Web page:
A Supplemental Needs, or Special Needs Trust, is a distinct kind of trust which holds title to property for the benefit of a child or adult who has a disability. The funds in the trust can be used to supplement benefits received from various governmental assistance programs including SSI and Medicaid, so the trust assets do not count against the beneficiary’s resources or assets.
A Special Needs Trust (SNT) is part of a comprehensive long term care plan for those with loved ones who suffer from a disability. A SNT trustee cannot give money directly to your loved one; that could interfere with eligibility for SSI and Medicaid. The trustee can spend trust assets to buy a wide variety of goods and services for your loved one. Special needs trust funds are commonly used to pay for personal care attendants, vacations, home furnishings, out-of-pocket medical and dental expenses, education, recreation, vehicles, and physical rehabilitation.
Special Needs Trusts became important in 1993, when Congress closed a loophole that allowed anyone to create a trust to hold assets and property, thus exempting those assets from being included in calculations for Medicaid and Social Security Insurance payments. Now, a trust must meet certain requirements to be exempt from 42 U.S.C. Sec. 1396p(d)(4)(A). The requirements for a Special Needs Trust that is exempt under 42 U.S.C. Sec. 1396p(d)(4)(A) include:
- The trust beneficiary must be an individual under the age of 65 who qualifies as “disabled”
- The trust must be established by a parent, grandparent, guardian, or court
- The trust must provide that at the individual’s death, the State is repaid for the Medicaid services that it has provided during the individual’s life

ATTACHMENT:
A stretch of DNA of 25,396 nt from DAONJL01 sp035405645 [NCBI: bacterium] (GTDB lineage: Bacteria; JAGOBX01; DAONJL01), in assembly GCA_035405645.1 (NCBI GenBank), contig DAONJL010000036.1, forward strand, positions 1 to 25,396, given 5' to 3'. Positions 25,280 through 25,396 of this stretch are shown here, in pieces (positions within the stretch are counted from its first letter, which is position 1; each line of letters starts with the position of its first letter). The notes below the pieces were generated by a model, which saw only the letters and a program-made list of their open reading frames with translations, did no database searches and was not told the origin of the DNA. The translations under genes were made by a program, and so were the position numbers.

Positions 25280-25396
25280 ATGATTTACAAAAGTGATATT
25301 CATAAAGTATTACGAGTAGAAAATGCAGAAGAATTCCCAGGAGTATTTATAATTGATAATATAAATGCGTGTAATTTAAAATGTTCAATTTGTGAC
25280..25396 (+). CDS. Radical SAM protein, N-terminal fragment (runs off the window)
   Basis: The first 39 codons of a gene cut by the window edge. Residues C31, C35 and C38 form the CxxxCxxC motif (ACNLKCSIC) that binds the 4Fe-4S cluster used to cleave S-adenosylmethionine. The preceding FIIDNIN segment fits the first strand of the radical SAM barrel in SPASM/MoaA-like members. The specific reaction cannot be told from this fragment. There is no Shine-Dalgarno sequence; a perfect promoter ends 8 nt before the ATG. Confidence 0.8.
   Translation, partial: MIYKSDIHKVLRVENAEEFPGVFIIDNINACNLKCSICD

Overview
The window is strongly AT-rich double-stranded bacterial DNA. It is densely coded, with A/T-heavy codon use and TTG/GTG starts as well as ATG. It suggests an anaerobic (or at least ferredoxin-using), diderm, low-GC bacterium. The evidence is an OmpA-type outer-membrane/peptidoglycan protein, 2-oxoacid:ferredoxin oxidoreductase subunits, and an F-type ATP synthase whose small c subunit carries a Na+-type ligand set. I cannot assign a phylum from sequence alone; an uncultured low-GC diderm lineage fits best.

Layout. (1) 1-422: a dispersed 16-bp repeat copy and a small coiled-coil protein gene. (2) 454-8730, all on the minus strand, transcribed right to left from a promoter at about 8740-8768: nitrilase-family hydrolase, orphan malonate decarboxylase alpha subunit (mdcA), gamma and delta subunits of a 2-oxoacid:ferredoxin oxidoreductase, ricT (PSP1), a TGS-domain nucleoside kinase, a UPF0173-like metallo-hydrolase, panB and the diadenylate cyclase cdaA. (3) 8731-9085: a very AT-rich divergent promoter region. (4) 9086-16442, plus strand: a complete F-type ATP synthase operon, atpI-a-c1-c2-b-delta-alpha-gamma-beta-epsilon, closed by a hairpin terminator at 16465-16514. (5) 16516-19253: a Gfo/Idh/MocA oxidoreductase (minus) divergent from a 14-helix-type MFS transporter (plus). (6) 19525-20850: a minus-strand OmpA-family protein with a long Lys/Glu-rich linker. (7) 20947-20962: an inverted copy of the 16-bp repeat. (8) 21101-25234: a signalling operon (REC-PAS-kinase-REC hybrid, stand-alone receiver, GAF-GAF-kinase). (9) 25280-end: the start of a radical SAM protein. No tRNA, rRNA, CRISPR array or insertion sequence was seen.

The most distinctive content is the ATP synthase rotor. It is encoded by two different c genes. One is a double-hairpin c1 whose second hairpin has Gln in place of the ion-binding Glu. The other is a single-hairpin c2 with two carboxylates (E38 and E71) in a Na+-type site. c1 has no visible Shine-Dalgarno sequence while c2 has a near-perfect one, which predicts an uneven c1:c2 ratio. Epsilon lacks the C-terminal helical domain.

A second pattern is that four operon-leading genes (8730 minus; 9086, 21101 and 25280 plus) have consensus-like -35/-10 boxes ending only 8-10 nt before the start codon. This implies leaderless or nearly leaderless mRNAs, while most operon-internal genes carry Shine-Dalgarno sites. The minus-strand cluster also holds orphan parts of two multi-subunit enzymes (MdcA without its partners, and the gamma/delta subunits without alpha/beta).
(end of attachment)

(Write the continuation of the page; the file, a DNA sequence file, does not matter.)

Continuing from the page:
- The trust must be established by a Parent, Grandparent, guardian or the court, but funded with the money or resources belonging to the beneficiary.
A Special Needs Trust (SNT) can help maintain individual eligibility for government programs like SSI and Medicaid, and help pay for services and care over and above what the government provides. The funds used to create a SNT are tax-deductible. Creation of a SNT ensures that funds are used for the care of the person with a disability. A well written SNT provides for vastly superior care options and opportunities for treatment and rehabilitation, housing, electronic equipment, computers, job training, vacations, as well as supplemental items that will enhance dignity, productivity and comfort of the disabled loved one.
Deciding how to handle your disabled loved one’s financial future can be difficult, but having the right information and consulting with the experienced attorneys of Christopher B Johnson Law can go a long way to ease your mind.